Today in the Church we celebrate the 200th birthday of one of the greatest human beings who has ever lived, someone who lived by Jesus’ teaching today. Two centuries ago today, on August 16, 1815, in a small village of Becchi close to Turin in northern Italy, St. John Bosco, the patron saint of school children, young people, street kids and juvenile delinquents was born. When he was just two, his father died leaving his mother Margherita to care for the three young boys as a peasant farmer during a time of great drought and social unrest. Margherita did all she could, but even at a young age he needed to be apprenticed to an uncle. And he was one of the lucky ones that he had an uncle to whom he could be sent when his mother no longer could feed him. Many boys didn’t have that fortune. Young John Bosco would see them hanging out together on the streets, causing trouble, stealing things in order to survive, and he knew they needed God. Having keenly observed some people in the circus juggling and doing magic tricks, he soon learned how to use them to impress the street boys. He promised to show them how to do the same tricks if they just went with him to Church. And even as a young boy he was an apostle for those who were left by a harsh society on the sides of the road. Eventually a priest recognized in him signs of a priestly vocation. He was taught how to read so that he would be able to go to school and seminary. His upkeep and his clothes were provided by charity, the mayor paid for his hat, the pastor his coat, one parishioner his cassock another a pair of shoes. During Seminary he would continue to go out on Sundays to draw the boys to Mass and make sure these waifs would be taken care of. It was during Seminary that St. Joseph Cafasso, the seminary rector just a few years his senior, recognized his vocation to give his entire life to the care of these abandoned, lost sheep, seeking to love them with the love of Christ and bring them to live truly Christian lives. St. John Bosco organized activities on Sundays but very few people wanted hundreds of street kids around them, and so he struggled to find a permanent place. Eventually he got a big barn and began to build it up. He founded schools to train them as shoemakers, tailors and printers. He began to give them accommodations so they weren’t sleeping on the streets and entrusted their care to his mother Margherita who came to live with them. His orphanage would grow to house more than 800 boys for whom he would beg for food. Some of the bright boys he would eventually begin training to be priests to serve young people like these in the Salesian order God would lead him to found. And the work of Salesians continues to this day. It’s a work of Good Samaritans, sacrificing one’s whole life to improve the life of those who would otherwise be lost and abandoned. It’s a work geared toward helping people learn how to love God with all they’ve got and to love others with their energy, their work, their time and all God has given them. Back in 2006, when Pope Benedict wrote his encyclical entitled God is Love, the second part of it was focused on how we, having received God’s love, are called to pass it forward. And Pope Benedict said that the saints are the ones who have specialized in this work of the Good Samaritan. Pope Benedict mented St. Martin of Tours, St. Anthony the Abbot, St. Francis of Assisi, St. Vicent de Paul, Blessed Mother Teresa of Calcutta and the saint whose birthday we celebrate today, St. John Bosco, calling them the “true bearers of light within history, for they are men and women of faith, hope and love.” They are Christ’s letter written by the Holy Spirit on their hearts and inscribed by them on the conscience of humanity.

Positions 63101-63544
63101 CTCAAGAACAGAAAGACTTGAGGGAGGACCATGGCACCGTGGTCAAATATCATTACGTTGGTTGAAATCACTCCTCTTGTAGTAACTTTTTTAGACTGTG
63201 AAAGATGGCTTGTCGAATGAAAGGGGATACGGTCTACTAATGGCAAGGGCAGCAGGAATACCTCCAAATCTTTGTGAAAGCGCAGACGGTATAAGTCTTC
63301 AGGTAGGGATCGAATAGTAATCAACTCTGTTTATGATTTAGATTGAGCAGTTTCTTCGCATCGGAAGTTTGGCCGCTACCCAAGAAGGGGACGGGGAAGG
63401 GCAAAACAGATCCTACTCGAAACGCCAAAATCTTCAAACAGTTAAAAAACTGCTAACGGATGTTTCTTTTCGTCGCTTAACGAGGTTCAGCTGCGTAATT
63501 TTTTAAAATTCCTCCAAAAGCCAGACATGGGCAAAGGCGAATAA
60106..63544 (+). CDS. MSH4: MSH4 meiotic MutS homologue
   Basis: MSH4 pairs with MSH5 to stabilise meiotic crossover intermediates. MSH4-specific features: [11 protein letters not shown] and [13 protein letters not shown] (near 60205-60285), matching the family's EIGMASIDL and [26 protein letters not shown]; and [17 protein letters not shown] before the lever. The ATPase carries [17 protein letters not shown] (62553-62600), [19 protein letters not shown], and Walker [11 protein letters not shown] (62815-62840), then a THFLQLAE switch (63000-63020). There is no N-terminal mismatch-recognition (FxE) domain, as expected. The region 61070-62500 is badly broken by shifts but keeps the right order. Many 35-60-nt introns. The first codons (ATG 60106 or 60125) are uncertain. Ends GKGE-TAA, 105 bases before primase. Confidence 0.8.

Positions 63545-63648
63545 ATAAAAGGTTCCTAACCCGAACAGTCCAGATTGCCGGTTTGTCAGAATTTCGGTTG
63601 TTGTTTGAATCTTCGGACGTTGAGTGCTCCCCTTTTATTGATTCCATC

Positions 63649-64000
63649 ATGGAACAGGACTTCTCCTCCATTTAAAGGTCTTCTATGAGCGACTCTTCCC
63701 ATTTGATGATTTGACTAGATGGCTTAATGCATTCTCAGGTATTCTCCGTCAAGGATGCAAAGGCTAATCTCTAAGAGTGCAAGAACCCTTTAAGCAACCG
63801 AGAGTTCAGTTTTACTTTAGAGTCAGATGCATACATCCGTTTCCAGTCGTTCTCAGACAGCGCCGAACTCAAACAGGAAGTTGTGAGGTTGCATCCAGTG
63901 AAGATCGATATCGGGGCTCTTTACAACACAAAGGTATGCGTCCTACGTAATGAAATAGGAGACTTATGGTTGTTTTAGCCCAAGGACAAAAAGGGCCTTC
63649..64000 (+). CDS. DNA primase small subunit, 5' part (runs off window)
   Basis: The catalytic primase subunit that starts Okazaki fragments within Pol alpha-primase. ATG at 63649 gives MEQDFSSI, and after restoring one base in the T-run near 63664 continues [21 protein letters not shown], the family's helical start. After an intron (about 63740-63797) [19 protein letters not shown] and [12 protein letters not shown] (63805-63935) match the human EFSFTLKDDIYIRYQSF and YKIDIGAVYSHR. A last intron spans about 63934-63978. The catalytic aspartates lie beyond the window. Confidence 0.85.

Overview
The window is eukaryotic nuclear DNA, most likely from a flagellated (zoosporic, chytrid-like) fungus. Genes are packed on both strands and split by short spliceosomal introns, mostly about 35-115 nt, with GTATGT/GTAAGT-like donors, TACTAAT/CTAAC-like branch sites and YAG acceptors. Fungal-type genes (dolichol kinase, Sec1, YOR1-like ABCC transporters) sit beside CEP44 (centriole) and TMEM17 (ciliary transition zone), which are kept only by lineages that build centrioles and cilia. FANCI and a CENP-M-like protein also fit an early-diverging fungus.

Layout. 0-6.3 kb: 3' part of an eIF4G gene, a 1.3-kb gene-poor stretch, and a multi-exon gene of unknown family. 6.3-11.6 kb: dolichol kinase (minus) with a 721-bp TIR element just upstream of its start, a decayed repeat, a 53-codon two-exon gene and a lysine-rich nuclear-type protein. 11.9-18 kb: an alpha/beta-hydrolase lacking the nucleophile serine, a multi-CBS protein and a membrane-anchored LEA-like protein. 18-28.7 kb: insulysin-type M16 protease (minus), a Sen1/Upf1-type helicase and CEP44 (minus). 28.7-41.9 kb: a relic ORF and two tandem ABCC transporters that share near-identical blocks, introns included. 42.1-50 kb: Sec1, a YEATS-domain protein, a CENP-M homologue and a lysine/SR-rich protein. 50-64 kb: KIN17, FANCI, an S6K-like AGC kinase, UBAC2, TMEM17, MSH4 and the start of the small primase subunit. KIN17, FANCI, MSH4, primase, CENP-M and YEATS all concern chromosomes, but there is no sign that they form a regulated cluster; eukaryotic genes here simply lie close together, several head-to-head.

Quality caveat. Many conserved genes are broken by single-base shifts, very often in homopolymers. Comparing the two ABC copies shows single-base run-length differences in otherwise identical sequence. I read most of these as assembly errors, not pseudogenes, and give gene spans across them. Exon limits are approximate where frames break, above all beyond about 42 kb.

The source of the charity of the Saints